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Fields v. Voss

February 3, 2010


The opinion of the court was delivered by: Gary S. Austin United States Magistrate Judge



A. Procedural History

Plaintiff Allen L. Fields ("Plaintiff") is a civil detainee proceeding pro se and in forma pauperis in this civil action pursuant to 42 U.S.C. § 2000cc-1 (the Religious Land Use and Institutionalized Persons Act of 2000, hereinafter "the RLUIPA"). This action is proceeding against Defendants W.T. Voss, Patrick Daley, Mae O'Brien, Linda Clark, and Cindy Maynard on Plaintiff's claim that they violated his rights under the RLUIPA by substantially burdening his religious exercise. (Doc. 13.) Plaintiff is seeking monetary damages, and appears to be suing defendants in both their official and personal capacities. (Doc. 1, Comp.)

On July 9, 2009, pursuant to Rule 12(b) of the Federal Rules of Civil Procedure, Defendants Patrick Daley, Mae O'Brien, Linda Clark, and Cindy Maynard ("Defendants") filed a motion to dismiss on the grounds that Defendants are entitled to Eleventh Amendment immunity; that Plaintiff may not pursue monetary damages against them in their individual/personal capacities; and that Plaintiff failed to state a claim upon which relief may be granted under the RLUIPA. (Doc. 25.) Plaintiff filed an opposition on July 22, 2009.*fn1 (Doc. 26.) Defendants failed to file a reply.

B. Eleventh Amendment Immunity

In their motion to dismiss, Defendants argue that Plaintiff's claim for damages against them in their official capacities is barred by the Eleventh Amendment. (Doc. 25, Motion, 7:1-8:4.)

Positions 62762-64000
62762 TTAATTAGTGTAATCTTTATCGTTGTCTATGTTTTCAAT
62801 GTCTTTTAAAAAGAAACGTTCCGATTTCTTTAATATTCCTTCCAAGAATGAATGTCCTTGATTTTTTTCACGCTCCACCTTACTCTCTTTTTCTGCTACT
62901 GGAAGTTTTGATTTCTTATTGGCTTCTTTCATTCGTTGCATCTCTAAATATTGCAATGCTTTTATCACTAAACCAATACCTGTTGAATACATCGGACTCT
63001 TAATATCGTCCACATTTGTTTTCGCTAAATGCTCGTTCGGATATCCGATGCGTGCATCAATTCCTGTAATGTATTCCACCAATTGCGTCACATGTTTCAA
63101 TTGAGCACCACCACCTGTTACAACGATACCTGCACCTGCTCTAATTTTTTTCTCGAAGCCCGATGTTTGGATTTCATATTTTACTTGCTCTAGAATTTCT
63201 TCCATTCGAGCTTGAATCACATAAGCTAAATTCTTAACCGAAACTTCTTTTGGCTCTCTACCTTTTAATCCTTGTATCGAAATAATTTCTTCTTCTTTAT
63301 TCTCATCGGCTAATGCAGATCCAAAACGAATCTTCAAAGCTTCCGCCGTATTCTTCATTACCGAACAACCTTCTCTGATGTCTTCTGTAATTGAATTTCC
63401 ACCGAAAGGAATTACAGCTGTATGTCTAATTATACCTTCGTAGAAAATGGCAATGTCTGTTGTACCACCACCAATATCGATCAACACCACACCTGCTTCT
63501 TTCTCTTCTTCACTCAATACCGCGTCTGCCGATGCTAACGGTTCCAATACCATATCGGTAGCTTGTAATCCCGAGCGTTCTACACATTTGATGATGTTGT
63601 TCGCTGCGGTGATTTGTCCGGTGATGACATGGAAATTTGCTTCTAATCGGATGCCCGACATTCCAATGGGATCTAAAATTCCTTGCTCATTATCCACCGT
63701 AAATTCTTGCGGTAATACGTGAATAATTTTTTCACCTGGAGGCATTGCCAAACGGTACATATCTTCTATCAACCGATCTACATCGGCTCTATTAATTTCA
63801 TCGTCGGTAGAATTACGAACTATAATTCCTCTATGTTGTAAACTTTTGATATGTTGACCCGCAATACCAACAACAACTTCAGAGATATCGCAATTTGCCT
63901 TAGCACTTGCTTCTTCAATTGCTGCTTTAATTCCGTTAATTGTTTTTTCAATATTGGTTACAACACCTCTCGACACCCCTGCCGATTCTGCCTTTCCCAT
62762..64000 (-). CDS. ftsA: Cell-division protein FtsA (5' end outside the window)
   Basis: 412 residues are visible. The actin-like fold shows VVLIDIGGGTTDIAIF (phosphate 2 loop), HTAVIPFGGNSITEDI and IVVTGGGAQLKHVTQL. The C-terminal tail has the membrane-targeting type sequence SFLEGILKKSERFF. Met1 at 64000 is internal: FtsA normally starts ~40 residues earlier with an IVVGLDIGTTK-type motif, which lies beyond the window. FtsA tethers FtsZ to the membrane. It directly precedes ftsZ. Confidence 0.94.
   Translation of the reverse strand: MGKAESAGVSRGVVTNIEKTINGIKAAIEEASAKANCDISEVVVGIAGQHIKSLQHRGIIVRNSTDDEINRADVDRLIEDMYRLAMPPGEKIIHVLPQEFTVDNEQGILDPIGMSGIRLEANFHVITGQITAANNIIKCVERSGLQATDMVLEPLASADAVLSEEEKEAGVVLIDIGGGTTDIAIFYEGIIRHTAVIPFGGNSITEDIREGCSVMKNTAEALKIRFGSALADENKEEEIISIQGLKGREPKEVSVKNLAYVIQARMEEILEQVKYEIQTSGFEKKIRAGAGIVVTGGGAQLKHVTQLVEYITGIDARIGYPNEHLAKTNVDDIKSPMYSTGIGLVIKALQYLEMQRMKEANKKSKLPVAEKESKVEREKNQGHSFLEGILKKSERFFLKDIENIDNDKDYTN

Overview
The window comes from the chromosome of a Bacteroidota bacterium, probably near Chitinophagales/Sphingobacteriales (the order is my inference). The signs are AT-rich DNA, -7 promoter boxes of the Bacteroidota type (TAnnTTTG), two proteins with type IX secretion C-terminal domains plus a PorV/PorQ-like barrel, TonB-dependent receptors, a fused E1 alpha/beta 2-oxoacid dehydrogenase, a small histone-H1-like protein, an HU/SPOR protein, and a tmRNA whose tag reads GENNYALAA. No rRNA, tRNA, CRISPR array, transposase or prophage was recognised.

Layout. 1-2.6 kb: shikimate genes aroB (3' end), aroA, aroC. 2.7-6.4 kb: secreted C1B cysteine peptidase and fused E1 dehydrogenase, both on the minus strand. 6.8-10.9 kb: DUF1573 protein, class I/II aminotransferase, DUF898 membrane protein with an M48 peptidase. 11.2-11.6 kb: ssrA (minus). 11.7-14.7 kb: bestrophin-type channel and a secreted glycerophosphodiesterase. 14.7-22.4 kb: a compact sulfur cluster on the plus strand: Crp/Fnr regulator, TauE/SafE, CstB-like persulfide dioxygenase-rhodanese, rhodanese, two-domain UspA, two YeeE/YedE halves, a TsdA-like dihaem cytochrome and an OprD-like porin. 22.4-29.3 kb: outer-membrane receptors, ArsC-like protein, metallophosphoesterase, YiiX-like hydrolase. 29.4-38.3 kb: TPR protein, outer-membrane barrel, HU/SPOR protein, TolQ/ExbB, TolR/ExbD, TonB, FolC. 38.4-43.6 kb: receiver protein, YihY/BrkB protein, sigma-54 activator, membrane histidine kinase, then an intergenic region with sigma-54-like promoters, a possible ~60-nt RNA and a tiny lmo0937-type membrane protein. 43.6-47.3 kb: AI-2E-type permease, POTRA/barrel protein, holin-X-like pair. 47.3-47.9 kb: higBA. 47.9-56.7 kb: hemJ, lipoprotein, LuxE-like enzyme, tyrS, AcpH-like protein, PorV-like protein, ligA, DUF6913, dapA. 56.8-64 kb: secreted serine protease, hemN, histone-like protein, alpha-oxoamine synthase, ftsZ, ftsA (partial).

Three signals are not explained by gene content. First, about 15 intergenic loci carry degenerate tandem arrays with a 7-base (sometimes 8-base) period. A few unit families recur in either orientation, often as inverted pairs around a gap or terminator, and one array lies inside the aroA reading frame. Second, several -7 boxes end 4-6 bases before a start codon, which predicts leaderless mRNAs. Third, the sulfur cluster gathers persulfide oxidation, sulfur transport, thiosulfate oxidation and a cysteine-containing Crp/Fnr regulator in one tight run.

It is true that the Eleventh Amendment prohibits federal courts from hearing suits brought against an unconsenting state, Brooks v. Sulphur Springs Valley Elec. Co. , 951 F.2d 1050, 1053 (9th Cir. 1991) (citation omitted); see also Seminole Tribe of Fla. v. Florida , 116 S.Ct. 1114, 1122 (1996); Puerto Rico Aqueduct Sewer Auth. v. Metcalf & Eddy, Inc. , 506 U.S. 139, 144 (1993); Austin v. State Indus. Ins. Sys. , 939 F.2d 676, 677 (9th Cir. 1991), and "a suit against a state official in his or her official capacity is not a suit against the official but rather is a suit against the official's office," and "[a]s such, it is no different from a suit against the State itself." Will v. Michigan Dept. of State Police , 491 U.S. 58, 71 (1989). However, the RLUIPA was enacted pursuant to Congress' Spending Power under Article I of the Constitution; [the] RLUIPA "[s]section 3 applies when the 'substantial burden [on religious exercise] is imposed in a program or activity that receives Federal financial assistance' . . . ." Cutter v. Wilkinson , 544 U.S. 709, 716 (2005) quoting § 2000cc-1(b)(1); Mayweathers v. Newland , 314 F.3d 1062, 1066 (9th Cir. 2002). Congress may create a funding contract that conditions the award of federal monies to the state's waiver of sovereign immunity to private lawsuits seeking to enforce the legislation. See, e.g., Franklin v. Gwinnett County Public Schools , 503 U.S. 60, 74-75 (1992) (finding that the Spending Power permitted Congress to create a private cause of action against a state institution for a violation of Title IX). By receiving federal funds to assist in the financial burdens of running state prisons, California has consented to being sued for violations of the RLUIPA such that "[t]he Eleventh Amendment does not bar this suit against California State prison officials under [the] RLUIPA." Mayweathers, 314 F.3d at 1069.